6 Journal of Clinical Psychopharmacology Volume 25, Number 3, June 2005 Buspirone and Opioid Withdrawal dose appeared more effective in attenuating some symptoms such as anxiety, cold flashes, bone and muscle aches, restlessness, and stomach cramps. Both buspirone doses were well tolerated by patients. If faced with a choice between the two, one might thus consider using the higher dose. The absence of significant differences between the two buspirone doses when compared with one another and not to a placebo could be attributed to the relatively small number of participants in this study, which decreased the power of the analyses. In the present study, the mean daily dose of intravenous heroin used by patients was 0.62 ± 0.40 g and the mean daily intranasal dose was 0.68 ± 0.40 g. Some patients use larger heroin amounts. The protocol outlined in this study might have to be adapted in these individuals who might need a longer duration of buspirone treatment prior to methadone discontinuation for example. The exact mode of action of buspirone has not yet been totally elucidated. It interacts with a multiplicity of receptors but is believed to exert most of its clinical effects by interacting with the 5-HT system. 15 Acutely, it activates the 5-HT 1A presynaptic receptors localized on the cell bodies and dendrites of the dorsal raphe 5-HT neurons. This results in an inhibition of both cell firing and 5-HT synthesis. 16,17 However, it has been suggested that repeated administration of buspirone desensitizes 5-HT 1A receptors, resulting in an increased release of 5-HT after a few days. Postsynaptically, buspirone acts as a partial 5-HT 1A agonist. 11 The activation of postsynaptic 5-HT 1A receptors mimics the effects of serotonin. 18 Evidence suggests that buspirone has antianxiety and antidepressant activity. It has been postulated that this drug can function as a modulator of 5-HT transmission and restores homeostasis when 5-HT neurotransmission is enhanced (anxiety states) or diminished (depressive disorders). 19,20 According to New, 21 the functional pharmacologic expression of buspirone... may depend on the neurophysiology of the malfunctioning 5-HT synapse. The dose of buspirone administered, baseline concentrations of extracellular 5-HT, individual differences in the distribution and density of the 5-HT 1A receptors or other factors could influence buspirone effects. 22 Buspirone interacts also with 5-HT 2 receptors 16 and has selective dopamine antagonist properties with possible clinical importance at the inhibitory dopamine D 2 autoreceptor. 23 The major metabolite of buspirone, 1-pyrimidinyl piperazine, interacts with a 2 -adrenergic receptors. Its effect remains controversial with studies showing that it may have anxiolytic properties. Although the interplay between all these receptors is not yet totally understood, the anxiolytic and mild antidepressant effects of buspirone have been established and suggestions for additional clinical applications have been made. If buspirone antiwithdrawal properties are due mostly to its actions on serotonergic pathways, it could be hypothesized that other drugs enhancing serotonergic neurotransmission might contribute to the attenuation of withdrawal symptoms. However, the possibility that buspirone acts through the interplay of different types of receptors creating unique pharmacologic mechanisms cannot be excluded. Buspirone has a gradual onset of clinical effects. It has been postulated that its use over a period of days and sometimes weeks is necessary to produce receptor adaptation and result in therapeutic effects. In a pilot study, as well as in this study, buspirone antiwithdrawal effects became manifest after 5 days of daily use. 11 For this reason, if opiate detoxification with buspirone is being contemplated on an inpatient unit, another antiwithdrawal agent, such as methadone, should be administered along with it for the first 5 days of treatment. Methadone could then be discontinued and buspirone continued for a few days and then tapered. This could limit hospitalization to 5 days. After methadone is discontinued, patients could be discharged to regular clinics instead of clinics licensed for methadone treatment or to the care of their private physician. The use of buspirone as an adjunct to a detoxification regimen could be particularly helpful in outpatient settings where the duration of the methadone taper recommended for the detoxification of heroin addicts or methadone maintained patients can be lengthy and has to be carried out in licensed clinics. Different scenarios could be envisaged. For example, buspirone could be given in conjunction with methadone in the course of a methadone taper. When the methadone dose reaches 30 mg, it could be discontinued, thereby shortening the detoxification process. The patient could then be maintained on buspirone for a few days. It is also possible that the simultaneous administration of methadone and buspirone would allow a more rapid methadone taper, with larger and more frequent methadone decrements. Additional trials will be needed to test this hypothesis. Buspirone has many advantages. It is a nonopioid alternative for the management of withdrawal. It is not sedating, has no abuse potential, 24,25 has no withdrawal symptoms, 26 has a safe side effects profile, 27,28 spares patients undesirable effects on psychomotor function, 29,30 and does not potentiate the effects of central nervous system depressants. 31 ACKNOWLEDGMENTS This study was supported by the Department of Veterans Affairs and by the National Institute on Drug Abuse (DA13264). REFERENCES 1. Charney DS, Sternberg DE, Kleber HD, et al. The clinical use of clonidine in abrupt withdrawal from methadone. Effects on blood pressure and specific signs and symptoms. Arch Gen Psychiatry. 1981; 38: Jasinski DR, Johnson RE, Kocher TR. Clonidine in morphine withdrawal: differential effects on signs and symptoms. Arch Gen Psychiatry. 1985;42: n 2005 Lippincott Williams & Wilkins 235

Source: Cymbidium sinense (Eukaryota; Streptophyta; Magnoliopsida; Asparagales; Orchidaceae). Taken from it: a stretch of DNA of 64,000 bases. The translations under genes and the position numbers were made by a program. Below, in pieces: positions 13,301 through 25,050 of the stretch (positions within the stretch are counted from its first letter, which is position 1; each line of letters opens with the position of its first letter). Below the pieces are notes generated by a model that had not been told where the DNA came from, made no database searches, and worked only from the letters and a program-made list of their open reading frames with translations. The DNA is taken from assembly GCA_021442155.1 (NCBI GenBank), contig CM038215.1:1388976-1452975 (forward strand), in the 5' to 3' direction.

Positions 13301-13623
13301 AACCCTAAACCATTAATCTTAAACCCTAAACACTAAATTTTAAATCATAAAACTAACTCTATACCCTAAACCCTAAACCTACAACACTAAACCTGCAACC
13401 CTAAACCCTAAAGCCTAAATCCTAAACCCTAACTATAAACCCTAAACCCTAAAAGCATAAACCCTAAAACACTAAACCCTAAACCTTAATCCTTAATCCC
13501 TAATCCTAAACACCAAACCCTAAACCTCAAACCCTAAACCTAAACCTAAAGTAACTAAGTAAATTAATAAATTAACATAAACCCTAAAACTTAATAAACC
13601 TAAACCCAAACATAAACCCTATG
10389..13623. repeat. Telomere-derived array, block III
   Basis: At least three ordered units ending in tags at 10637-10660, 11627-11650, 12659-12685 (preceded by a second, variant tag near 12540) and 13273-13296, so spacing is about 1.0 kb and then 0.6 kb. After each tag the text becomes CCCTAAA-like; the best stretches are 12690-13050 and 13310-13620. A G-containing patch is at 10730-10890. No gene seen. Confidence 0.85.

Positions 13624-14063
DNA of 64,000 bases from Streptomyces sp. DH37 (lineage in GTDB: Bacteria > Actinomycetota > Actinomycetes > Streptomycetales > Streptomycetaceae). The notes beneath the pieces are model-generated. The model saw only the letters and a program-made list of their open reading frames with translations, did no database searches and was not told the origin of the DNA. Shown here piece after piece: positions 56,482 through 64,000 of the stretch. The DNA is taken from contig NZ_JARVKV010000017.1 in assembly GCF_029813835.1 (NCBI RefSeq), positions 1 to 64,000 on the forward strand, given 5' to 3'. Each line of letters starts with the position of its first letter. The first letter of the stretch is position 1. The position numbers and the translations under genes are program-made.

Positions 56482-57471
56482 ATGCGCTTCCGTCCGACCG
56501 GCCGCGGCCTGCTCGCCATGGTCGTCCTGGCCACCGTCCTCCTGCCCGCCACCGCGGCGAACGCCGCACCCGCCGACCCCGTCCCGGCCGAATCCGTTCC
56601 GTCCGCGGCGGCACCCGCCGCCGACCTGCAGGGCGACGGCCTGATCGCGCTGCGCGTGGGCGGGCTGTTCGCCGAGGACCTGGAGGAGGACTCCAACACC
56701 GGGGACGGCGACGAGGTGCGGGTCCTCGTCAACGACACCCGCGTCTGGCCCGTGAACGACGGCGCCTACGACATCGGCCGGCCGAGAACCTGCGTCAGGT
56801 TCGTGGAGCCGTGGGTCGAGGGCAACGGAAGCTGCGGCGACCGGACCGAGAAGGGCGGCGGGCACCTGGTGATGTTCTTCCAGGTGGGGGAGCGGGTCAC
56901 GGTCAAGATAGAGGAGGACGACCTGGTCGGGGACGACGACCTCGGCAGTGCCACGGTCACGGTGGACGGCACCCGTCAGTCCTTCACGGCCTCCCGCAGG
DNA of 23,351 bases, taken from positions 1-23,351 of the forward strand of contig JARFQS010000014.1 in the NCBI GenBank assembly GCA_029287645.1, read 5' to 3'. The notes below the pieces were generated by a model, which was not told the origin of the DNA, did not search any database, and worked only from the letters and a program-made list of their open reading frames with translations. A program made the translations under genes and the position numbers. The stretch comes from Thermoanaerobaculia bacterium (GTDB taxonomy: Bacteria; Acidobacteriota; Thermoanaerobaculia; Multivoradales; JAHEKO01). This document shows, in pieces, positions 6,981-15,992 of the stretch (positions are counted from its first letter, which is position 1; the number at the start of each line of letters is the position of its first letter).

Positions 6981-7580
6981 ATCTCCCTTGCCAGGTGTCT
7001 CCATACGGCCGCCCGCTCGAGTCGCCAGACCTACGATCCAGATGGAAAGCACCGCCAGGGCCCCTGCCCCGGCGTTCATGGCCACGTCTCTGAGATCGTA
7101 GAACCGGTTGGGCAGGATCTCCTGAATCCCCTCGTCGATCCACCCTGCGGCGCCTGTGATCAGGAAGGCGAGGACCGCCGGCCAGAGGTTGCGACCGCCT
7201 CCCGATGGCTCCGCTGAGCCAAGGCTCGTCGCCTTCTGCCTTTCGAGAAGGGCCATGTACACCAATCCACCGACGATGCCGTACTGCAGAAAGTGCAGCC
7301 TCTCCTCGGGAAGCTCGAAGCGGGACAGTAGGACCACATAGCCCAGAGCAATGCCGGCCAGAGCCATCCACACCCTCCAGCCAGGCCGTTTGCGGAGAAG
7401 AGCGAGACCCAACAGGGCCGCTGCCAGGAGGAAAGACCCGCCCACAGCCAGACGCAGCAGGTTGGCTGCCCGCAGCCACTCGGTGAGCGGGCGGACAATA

7 Buydens-Branchey and Associates Journal of Clinical Psychopharmacology Volume 25, Number 3, June Gowing L, Ali R, White J. Buprenorphine for the management of opioid withdrawal [Cochrane Review] The Cochrane Library, Issue 1. Chichester, UK: Wiley; Cervo L, Rochat C, Romandini S, et al. Evidence of a preferential role of brain serotonin in the mechanisms leading to naloxone-precipitated compulsive jumping in morphine-dependent rats. Psychopharmacology. 1981;74: Neal BS, Sparber SB. Mianserin attenuates naloxone-precipitated withdrawal signs in rats acutely or chronically dependent upon morphine. J Pharmacol Exp Ther. 1986;236: Akaoka H, Aston-Jones G. Indirect serotonergic agonists attenuate neuronal opiate withdrawal. Neuroscience. 1993;54: Akaoka H, Aston-Jones G. Opiate withdrawal-induced hyperactivity of locus coeruleus neurons is substantially mediated by augmented excitatory amino acid in put. J Neurosci. 1991;11: Aston-Jones G, Akaoka H, Charlety P, et al. Serotonin selectively attenuates glutamate-evoked activation of noradrenergic locus coeruleus neurons. J Neurosci. 1991;11: Ahtee L. Chronic morphine administration decreases 5-hydroxytryptamine and 5-hydroxyindoleacetic acid content in the brain of rats. Med Biol. 1980;58: Tao R, Ma Z, Auerbach SB. Alteration in regulation of serotonin release in rat dorsal raphe nucleus after prolonged exposure to morphine. J Pharmacol Exp Ther. 1998;286: Gelenberg AJ. Buspirone: seven-year update. J Clin Psychiatry. 1994; 55: Aceto MD, Bowman ER. Suppression of opiate withdrawal and cocaine hyperarousal syndromes by buspirone. Arzneimittelforschung/Drug Res. 1993;43: Rose JS, Branchey M, Wallach L, et al. Effects of buspirone in withdrawal from opiates. Am J Addict. 2003;12: Handelsman L, Cochrane KJ, Aronson M, et al. Two new rating scales for opiate withdrawal. Am J Drug Alcohol Abuse. 1987;13: Peroutka SJ. Selective interaction of novel anxiolytics with 5 hydroxytryptamine 1A receptors. Biol Psychiatry. 1985;20: Eison MS. The new generation of serotonergic anxiolytics. Possible clinical roles. Psychopathology. 1989;22(suppl 1): Vandermaelen CP, Matheson KG, Wilderman RC, et al. Inhibition of serotonergic dorsal raphe neurons by systemic and iontopheric administration of buspirone, a non-benzodiazepine anxiolytic drug. Eur J Pharmacol. 1986;129: Peroutka SJ. 5-Hydroxytryptamine receptor subtypes: molecular, biochemical and physiological characterizations. Trends Neurosci. 1988; 11: Cadieux RJ. Azapirones: an alternative to benzodiazepines for anxiety. Am Fam Physician. 1996;53: Robinson DS, Rickels K, Feighner J, et al. Clinical effects of the 5 HT1A partial agonists in depression: A composite analysis of buspirone in the treatment of depression. J Clin Psychopharmacol. 1990;10:67S 76S. 21. New JS. The discovery and development of buspirone. A new approach to the treatment of anxiety. Med Res Rev. 1990;101: Sussman N. The uses of buspirone in psychiatry. J Clin Psychiatry Monogr. 1994;12: Piercey MF, Smith MW, Lum-Ragan JT. Excitation of noradrenergic cell firing by 5 hydroxytryptamine1a agonists correlates with dopamine antagonist properties. J Pharmacol Exp Ther. 1994;268: Cole JO, Orzack MH, Beake B, et al. Assessment of the abuse liability of buspirone in recreational sedative users. J Clin Psychiatry. 1982; 43: Griffith JD, Jasinski DR, Casten GP, et al. Investigation of the abuse liability of buspirone in alcohol-dependent patients. Am J Med. 1986; 80(suppl 3B): Murphy SM, Owen R, Tyrer P. Comparative assessment of efficacy and withdrawal symptoms after 6 and 12 weeks treatment with diazepam or buspirone. Br J Psychiatry. 1989;154: Feigner JP, Cohn JB. Analysis of individual symptoms in generalized anxiety a pooled, multi study, double-blind evaluation of buspirone. Neuropsychobiology. 1989;21: Newton RE, Marunycz JD, Alderdice MT, et al. Review of the sideeffects profile of buspirone. Am J Med. 1986;80: Moskowitz H, Smiley A. Efficacy of chronically administered buspirone and diazepam on driving-related skills performance. J Clin Psychiatry. 1982;43: Smiley A, Moskowitz H. Effects of long-term administration of buspirone and diazepam on driver steering control. Am J Med. 1988; 80(suppl 3B): Schuckit MA. Alcohol and drug interactions with antianxiety medications. Am J Med. 1987;82(suppl 5A): n 2005 Lippincott Williams & Wilkins